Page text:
There are so many instances of university research misconduct that the spotlight is shining brighter on institutions now than ever. Not the good kind of spotlight, either.
Findings involving university research can be either good or bad. We celebrate, publish and acknowledge scientific contributions at universities. After all, research is part of our mission. Conversely, there are also instances of university research that reflect poorly on institutions.
Moreover, universities and their research culture feel the impact of misconduct inquiries.
Take Duke’s research misconduct settlement that made national headlines recently.
A university professor fabricated data that was then used to garner additional federal funds for research. Consequently, Duke President Vincent Price emphasized how difficult this situation was for the university. He stressed the importance of research integrity and accountability for everyone involved in a research enterprise. It is no surprise that the university took a big hit to its reputation. Additionally, they are taking the right steps toward rebuilding Duke’s down-but-not-out cachet.
Why? Beyond the $112 million settlement Duke will pay back to the federal government, it still has a long road ahead. Duke now has to embark on a journey to repair its national reputation. As a result, the university has taken major steps to implement a more structured system of checks and balances. Further, it will heavily promote research ethics as part of its research culture.
Every year sees some institution on the defense after one of its researchers was caught engaging in university research misconduct. So what can universities do to promote a culture of research integrity?
Establish Expectations from the Top Down
One of the most important steps universities can take is creating a culture of research integrity throughout its enterprise. This culture would go a long way in preventing university research misconduct. And it takes everyone’s involvement.
This means establishing guidelines and expectations at the institutional level. It also means communicating them routinely to the campus community. Building a culture of integrity means establishing core values and oversight at the college and department levels. It calls for principal investigators to clearly communicate what research integrity means to all research personnel. And they should be good role models to boot.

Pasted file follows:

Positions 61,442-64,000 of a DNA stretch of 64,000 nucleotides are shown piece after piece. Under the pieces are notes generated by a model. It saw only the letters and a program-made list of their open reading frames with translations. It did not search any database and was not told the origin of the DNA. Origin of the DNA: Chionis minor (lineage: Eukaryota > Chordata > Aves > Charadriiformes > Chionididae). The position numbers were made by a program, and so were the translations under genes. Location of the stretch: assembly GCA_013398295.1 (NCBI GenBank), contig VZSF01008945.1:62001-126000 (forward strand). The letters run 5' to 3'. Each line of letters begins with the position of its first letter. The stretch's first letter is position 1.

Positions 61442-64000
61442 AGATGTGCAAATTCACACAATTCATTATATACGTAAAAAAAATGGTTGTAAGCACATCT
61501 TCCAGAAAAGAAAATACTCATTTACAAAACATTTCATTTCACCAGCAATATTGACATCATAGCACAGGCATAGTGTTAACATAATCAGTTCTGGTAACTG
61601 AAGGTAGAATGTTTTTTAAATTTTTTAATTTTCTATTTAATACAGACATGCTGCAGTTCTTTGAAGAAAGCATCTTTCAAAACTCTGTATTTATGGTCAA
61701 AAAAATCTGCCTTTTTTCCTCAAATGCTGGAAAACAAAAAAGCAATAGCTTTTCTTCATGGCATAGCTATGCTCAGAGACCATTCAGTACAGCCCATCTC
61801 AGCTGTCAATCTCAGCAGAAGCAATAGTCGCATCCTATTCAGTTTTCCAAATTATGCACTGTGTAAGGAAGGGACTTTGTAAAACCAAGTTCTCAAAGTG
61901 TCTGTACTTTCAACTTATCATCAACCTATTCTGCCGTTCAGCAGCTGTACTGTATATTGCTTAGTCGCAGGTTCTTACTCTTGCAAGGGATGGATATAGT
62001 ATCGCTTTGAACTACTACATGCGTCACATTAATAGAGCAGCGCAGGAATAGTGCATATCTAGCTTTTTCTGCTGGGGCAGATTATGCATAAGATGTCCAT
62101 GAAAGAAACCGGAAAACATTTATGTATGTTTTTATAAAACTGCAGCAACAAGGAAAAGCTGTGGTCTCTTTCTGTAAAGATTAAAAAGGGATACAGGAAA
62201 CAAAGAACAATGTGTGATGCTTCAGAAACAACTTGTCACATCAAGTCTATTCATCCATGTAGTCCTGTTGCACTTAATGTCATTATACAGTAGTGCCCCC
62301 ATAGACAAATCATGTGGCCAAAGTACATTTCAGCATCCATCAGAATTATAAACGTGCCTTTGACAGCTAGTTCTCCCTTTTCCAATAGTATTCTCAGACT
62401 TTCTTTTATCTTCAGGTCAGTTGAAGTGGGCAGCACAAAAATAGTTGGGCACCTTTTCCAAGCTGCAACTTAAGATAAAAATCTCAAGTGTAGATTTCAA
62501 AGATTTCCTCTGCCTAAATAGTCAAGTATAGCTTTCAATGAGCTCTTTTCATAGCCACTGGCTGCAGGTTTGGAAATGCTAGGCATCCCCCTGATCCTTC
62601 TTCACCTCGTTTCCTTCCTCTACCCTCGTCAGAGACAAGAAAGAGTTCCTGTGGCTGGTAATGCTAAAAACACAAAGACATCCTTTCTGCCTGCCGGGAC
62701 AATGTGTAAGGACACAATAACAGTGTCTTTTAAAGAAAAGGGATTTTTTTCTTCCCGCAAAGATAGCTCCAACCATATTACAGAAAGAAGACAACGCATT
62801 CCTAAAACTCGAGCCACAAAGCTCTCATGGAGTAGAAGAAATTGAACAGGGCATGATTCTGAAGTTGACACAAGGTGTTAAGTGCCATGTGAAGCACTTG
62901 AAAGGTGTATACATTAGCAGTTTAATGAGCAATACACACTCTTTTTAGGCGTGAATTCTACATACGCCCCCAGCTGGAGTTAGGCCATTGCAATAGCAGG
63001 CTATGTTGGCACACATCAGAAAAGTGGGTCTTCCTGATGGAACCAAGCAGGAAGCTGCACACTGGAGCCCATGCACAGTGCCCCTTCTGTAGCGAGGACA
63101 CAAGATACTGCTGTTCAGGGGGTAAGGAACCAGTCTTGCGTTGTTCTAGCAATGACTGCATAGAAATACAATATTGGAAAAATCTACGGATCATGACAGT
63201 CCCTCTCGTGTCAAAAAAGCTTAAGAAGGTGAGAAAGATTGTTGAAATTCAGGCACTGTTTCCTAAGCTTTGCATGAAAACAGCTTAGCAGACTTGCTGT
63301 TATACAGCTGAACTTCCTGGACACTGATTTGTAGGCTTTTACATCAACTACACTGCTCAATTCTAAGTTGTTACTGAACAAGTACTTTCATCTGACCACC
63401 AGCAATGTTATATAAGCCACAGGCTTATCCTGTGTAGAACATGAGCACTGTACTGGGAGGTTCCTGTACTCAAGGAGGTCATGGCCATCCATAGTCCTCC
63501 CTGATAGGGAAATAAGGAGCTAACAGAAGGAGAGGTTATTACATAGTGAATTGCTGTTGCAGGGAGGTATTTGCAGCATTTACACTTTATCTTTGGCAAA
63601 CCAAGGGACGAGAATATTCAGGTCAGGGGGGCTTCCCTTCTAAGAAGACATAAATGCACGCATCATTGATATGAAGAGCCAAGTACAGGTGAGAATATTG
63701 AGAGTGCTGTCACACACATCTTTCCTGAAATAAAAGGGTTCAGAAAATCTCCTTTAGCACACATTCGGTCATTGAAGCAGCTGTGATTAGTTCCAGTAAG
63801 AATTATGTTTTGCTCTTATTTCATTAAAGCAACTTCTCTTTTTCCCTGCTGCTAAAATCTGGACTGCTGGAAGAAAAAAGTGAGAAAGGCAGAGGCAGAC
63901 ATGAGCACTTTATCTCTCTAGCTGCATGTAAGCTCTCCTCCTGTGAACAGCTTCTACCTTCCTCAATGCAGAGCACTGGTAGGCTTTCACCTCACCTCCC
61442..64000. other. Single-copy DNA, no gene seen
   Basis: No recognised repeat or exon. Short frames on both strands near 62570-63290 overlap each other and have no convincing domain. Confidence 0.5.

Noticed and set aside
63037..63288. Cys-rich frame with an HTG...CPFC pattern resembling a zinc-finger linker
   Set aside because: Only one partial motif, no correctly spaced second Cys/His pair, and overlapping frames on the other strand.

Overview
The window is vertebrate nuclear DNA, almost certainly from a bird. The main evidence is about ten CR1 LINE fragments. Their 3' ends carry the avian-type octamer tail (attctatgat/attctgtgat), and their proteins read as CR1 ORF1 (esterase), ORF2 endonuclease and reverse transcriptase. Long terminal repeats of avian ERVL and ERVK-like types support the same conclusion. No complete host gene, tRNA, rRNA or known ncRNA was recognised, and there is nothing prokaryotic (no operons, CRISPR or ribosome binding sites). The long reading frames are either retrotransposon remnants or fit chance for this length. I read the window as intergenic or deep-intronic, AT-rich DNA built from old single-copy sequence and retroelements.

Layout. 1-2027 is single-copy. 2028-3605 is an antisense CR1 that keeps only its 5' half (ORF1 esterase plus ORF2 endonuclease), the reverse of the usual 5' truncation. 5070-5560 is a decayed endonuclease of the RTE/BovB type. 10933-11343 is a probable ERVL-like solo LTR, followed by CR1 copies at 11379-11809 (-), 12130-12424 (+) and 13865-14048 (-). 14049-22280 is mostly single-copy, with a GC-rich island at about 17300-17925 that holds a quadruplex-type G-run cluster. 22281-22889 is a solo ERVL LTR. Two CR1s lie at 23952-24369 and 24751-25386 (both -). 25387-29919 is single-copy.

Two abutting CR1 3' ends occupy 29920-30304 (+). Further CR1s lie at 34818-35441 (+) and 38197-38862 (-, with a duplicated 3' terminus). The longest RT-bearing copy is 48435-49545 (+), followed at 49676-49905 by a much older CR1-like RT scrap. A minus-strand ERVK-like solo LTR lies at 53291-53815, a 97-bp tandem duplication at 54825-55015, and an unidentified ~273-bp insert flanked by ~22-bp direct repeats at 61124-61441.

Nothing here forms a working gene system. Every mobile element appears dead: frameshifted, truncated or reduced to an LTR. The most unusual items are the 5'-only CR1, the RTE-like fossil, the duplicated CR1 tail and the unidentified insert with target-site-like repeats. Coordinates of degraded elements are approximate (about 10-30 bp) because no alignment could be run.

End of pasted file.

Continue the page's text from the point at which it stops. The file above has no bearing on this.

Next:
“PI’s are responsible for creating a lab environment that’s conducive to constructive criticism,” said Claudia Neuhauser, associate vice president for research and technology transfer at the University of Houston. “There’s a huge issue with the competitive research culture that lends itself to issues. We want to be first with the research and that leads to bad judgment. Creating a transparent operation is the first step in ensuring integrity.”
Make Lab Protocols
Every university with research personnel will have misconduct cases. In the majority of these cases, it is a group of researchers or students that committed an infraction. Not a single principal investigator.
With so many people touching experiments and the resulting data, the risk of mishandling either of these increases greatly. When there are too many hands in the pot, someone is bound to bungle the recipe. Without proper protocols in place in the lab, principal investigators and their research is certainly at risk. And that puts the university at risk as well.
“There are a lot of detrimental research practices that could potentially result in the falsification of data, for example,” said Kirstin Holzschuh, executive director of UH’s Research Integrity and Oversight office. “It’s really important for principal investigators to establish ethical lab practices to ensure the integrity of the data.”
This means establishing clear, concise protocols for data storage, for one. And two, according to Holzschuh, all research team members can be trained to use online lab notebooks, for example, or other systems that promote transparency and consistency in the documentation of research results.
Manage the Data
Another simple but important task to reducing the risk of bad data is, well, checking it here and there to make sure it’s accurate. And this goes for all data – everything from the raw data sets to the final analyses. Consequently, this will reduce the chance of mistakes or bias in research.
“Data sets are a lurking problem,” said Ioannis Pavlidis, Eckhard Pfeifer Professor in the UH Department of Computer Science, who was the principal investigator in a science ethics project funded by the National Science Foundation. “There’s been an explosion of data the last decade. New professors, students and even tenured professors may not know how to handle it. That’s where mistakes happen.”
Pavlidis stresses the importance of managing data from research experiments. “If nobody is looking at the full set of data, whoever is handling it can do whatever they want with it. There must be oversight.”
Moreover, Pavlidis also said that the ongoing risks of mishandling or misinterpreting large data sets means more scrutiny in the future. This means that research oversight, whether innocent or not, puts a spotlight on the research institution. And not the good kind.
“Few people in research teams scrutinize the full data sets, and this is a problem” he said. “Thankfully, there’s an increasing trend to publicize data and methods with paper submissions, which opens research to crowd checking – a powerful quality control mechanism. Investigators will be pressed to do a better job and to be more careful with original and curated data.”
You can read UH’s policies and principles on university research misconduct here.